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August 30th, 2006

Macy’s: Way to Upset!

Last year, Federated Department Stores bought the Marshall Field’s chain and took its time to announce it was renaming all of its stores to Macy’s. Chicagoans got pissed – really pissed – and there’s been a lot of backlash ever since. I’ve been by the store on State Street a couple times within the past two weeks and I can vouch for its weirdness: the traditional green Marshall Field’s clock stands above the garish red Macy’s star; the Marshall Field’s logo, what little is left of it, is white-on-red instead of green-on-white as it’s been forever; the awnings and details on the building are changing from green to black.

This has affected all of the old Field’s locations, including one in rich Chicago suburb Lake Forest. But instead of just accepting that everything at their Field’s location would switch over to black and red, they put incredible restrictions on the signage for the store. For instance, the awnings must remain Field’s green, Macy’s name can only appear on two of the four awnings, and said name must use a regular apostrophe instead of a star (which Macy’s tends to do.) That is some restriction.

While I don’t pretend to think that Lake Forest did this out of contempt for Macy’s – they definitely have an image to keep up – it satisfies me to think of the hurdles Macy’s has to go through. As I’ve expounded elsewhere, Field’s was one of those Chicago traditions. Never mind that it wasn’t owned by a Chicago company in its last, say, 10-20 years; those owners didn’t truly upset the apple cart. Field’s meant Chicago. Marshall Field started his company here, and visiting the Great Tree in the Walnut Room became a Christmas tradition for millions of people.

And I still can’t imagine going to the Macy’s on State Street. Screw ’em.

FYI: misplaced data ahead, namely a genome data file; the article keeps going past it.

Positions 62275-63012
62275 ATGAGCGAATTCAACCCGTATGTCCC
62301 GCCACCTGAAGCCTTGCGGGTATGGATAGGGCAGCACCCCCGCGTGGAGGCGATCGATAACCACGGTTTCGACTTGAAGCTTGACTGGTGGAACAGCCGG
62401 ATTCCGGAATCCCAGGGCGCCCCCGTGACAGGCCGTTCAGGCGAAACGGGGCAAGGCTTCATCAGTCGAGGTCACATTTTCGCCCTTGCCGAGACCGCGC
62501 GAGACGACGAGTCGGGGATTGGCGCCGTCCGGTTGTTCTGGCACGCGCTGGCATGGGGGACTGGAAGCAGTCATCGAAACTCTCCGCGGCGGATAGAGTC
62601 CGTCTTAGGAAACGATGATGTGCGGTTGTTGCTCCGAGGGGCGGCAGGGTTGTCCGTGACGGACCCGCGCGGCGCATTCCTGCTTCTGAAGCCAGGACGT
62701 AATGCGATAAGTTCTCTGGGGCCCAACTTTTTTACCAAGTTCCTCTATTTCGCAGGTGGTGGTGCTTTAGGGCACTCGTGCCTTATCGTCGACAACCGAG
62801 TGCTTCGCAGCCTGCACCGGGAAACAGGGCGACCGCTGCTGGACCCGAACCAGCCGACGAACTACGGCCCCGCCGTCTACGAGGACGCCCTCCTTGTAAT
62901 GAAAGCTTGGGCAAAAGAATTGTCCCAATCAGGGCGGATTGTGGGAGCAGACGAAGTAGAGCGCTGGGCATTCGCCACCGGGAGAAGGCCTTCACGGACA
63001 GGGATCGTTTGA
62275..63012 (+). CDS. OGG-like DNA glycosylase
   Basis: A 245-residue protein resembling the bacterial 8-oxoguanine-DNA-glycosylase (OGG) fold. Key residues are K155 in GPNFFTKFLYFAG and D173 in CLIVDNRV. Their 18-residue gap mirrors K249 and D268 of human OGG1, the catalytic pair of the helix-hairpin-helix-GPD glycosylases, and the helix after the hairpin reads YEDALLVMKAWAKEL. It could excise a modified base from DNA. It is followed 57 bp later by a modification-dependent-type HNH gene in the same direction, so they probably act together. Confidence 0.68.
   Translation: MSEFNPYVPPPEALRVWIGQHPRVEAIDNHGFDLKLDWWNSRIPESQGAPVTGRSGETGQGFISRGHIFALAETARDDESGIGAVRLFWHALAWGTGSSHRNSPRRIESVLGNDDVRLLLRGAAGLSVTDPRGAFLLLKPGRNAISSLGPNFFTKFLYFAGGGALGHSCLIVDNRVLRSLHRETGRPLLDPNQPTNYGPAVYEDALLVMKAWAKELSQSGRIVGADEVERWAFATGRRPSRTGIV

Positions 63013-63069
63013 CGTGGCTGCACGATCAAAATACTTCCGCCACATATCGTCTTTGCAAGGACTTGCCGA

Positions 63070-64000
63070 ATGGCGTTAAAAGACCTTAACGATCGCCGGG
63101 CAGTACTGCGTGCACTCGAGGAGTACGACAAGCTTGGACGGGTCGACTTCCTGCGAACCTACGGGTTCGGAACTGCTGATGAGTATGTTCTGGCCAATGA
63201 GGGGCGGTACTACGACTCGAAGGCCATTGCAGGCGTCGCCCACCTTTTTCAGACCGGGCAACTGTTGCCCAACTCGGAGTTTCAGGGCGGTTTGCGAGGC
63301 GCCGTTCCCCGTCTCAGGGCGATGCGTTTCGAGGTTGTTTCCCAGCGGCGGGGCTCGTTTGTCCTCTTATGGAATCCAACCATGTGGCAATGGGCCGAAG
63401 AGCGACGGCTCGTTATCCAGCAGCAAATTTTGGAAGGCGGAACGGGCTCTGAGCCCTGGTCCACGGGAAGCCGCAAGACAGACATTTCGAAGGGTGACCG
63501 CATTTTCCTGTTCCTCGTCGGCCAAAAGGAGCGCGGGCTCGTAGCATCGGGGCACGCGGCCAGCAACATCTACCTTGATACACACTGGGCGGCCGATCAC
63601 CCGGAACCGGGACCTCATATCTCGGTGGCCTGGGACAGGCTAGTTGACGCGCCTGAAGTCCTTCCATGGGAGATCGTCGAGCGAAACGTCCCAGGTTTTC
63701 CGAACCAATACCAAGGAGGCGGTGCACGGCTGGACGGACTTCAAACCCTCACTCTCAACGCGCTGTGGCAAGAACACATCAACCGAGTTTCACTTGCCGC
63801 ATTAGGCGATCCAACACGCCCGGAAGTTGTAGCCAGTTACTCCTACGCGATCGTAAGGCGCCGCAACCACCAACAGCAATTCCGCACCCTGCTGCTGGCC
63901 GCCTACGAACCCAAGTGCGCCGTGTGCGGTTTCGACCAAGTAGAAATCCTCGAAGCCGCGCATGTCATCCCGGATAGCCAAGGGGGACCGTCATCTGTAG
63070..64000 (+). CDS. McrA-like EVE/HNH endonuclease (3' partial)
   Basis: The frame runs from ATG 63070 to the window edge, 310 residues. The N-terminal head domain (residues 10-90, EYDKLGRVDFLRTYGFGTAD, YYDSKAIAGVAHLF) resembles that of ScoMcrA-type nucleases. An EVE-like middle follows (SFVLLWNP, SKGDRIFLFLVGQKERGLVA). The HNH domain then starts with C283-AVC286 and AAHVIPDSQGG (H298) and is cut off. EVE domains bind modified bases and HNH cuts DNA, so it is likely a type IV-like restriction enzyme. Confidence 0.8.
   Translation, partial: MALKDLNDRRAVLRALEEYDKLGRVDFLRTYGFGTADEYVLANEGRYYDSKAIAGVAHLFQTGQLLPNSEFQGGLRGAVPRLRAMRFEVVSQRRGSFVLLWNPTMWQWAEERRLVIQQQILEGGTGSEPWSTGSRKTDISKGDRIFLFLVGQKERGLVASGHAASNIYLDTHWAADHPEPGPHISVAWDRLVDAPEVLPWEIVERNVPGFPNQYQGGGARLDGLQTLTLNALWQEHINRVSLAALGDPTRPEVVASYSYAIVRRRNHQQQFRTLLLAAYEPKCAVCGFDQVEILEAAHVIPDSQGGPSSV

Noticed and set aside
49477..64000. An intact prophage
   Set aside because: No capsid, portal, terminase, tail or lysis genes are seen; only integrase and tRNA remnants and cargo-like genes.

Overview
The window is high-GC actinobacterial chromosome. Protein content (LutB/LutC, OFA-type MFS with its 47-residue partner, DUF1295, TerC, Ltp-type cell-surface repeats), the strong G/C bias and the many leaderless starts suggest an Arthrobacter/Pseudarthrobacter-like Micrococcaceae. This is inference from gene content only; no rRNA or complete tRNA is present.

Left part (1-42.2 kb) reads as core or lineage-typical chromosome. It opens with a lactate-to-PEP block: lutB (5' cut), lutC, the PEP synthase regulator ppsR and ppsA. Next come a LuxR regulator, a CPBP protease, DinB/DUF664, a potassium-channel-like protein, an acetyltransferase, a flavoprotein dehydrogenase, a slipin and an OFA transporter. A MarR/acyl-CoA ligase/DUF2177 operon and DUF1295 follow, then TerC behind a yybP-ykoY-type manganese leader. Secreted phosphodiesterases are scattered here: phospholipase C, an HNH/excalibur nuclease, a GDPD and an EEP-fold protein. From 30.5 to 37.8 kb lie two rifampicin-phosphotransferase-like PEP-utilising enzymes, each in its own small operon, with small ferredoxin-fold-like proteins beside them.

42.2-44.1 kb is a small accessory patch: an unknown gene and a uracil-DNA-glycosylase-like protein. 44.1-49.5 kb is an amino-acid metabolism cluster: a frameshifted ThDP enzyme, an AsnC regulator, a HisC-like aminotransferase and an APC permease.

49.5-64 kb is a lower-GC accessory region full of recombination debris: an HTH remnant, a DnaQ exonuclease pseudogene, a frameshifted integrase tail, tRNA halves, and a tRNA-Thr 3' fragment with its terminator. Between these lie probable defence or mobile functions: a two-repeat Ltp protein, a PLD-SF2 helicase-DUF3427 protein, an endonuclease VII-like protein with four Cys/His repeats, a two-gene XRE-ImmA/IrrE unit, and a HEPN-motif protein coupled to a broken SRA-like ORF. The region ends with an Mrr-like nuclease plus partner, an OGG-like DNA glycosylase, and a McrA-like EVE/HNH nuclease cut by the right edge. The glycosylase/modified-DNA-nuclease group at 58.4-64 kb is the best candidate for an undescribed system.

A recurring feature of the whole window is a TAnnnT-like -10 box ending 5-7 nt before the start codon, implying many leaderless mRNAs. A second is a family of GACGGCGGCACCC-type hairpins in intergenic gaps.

Posted in Consumer Commentary

Dave Walls August 30, 2006, 4:16 pm

Macy’s has been buying the old Strawbridge’s in the Philadelphia area, in malls/locations where there isn’t already a Macy’s.

It sounds like Strawbridge’s was to Philadelphia what Field’s was to Chicago. Needless to say, it’s been very awkward walking to the mall, still seeing the Strawbridge sign, and seeing Macy’s signs inside.

One question: How the hell does Macy’s stay in business? For that matter, huge department stores? Sears does it buy promoting the hell out of their own Kenmore line and making some damn good tools (Craftsman). Macy’s, with the exception of New York City, is always empty when I go walk around it. The same 80’s style cash registers (which probably converted to the year 1970 when Y2K hit), overpriced goods…I just don’t see it.

Paul August 30, 2006, 5:34 pm

“One question: How the hell does Macy’s stay in business? For that matter, huge department stores?”

They’re all pretty much on the ropes: Target and Wal-Mart are eating at the low-end, and national boutiques are eating at the high end. That’s part of the reason Federated bought May (its chief rival), and is now consolidating all of its stores into just two names: it’s cheaper that way.

It’s really too bad, because the shopping experience at someplace like Field’s is really different – more majestic and from a bygone era. Too bad they’re all chucking that in favor of stuff like iPod vending machines.

Terry M. August 31, 2006, 12:19 am

I like department stores for buying clothes. I love the aura: walking by the perfume department, being in the company of beautiful people. Boutiques are far too high end and pretentious for me to set foot in .. and I would never buy clothes from Target. If you need a nice new shirt, where else to go but a decent department store. Just so there’s no misunderstanding: most of my clothes are at least a few years old and have holes. But it’s all name brand dammit!!

ashleigh March 12, 2008, 3:51 pm

Haha, maybe you should buy clothes at Target. I think designer target clothes are better then department store “brand name” if they have holes. haha. That’s just great. You keep in pretending….

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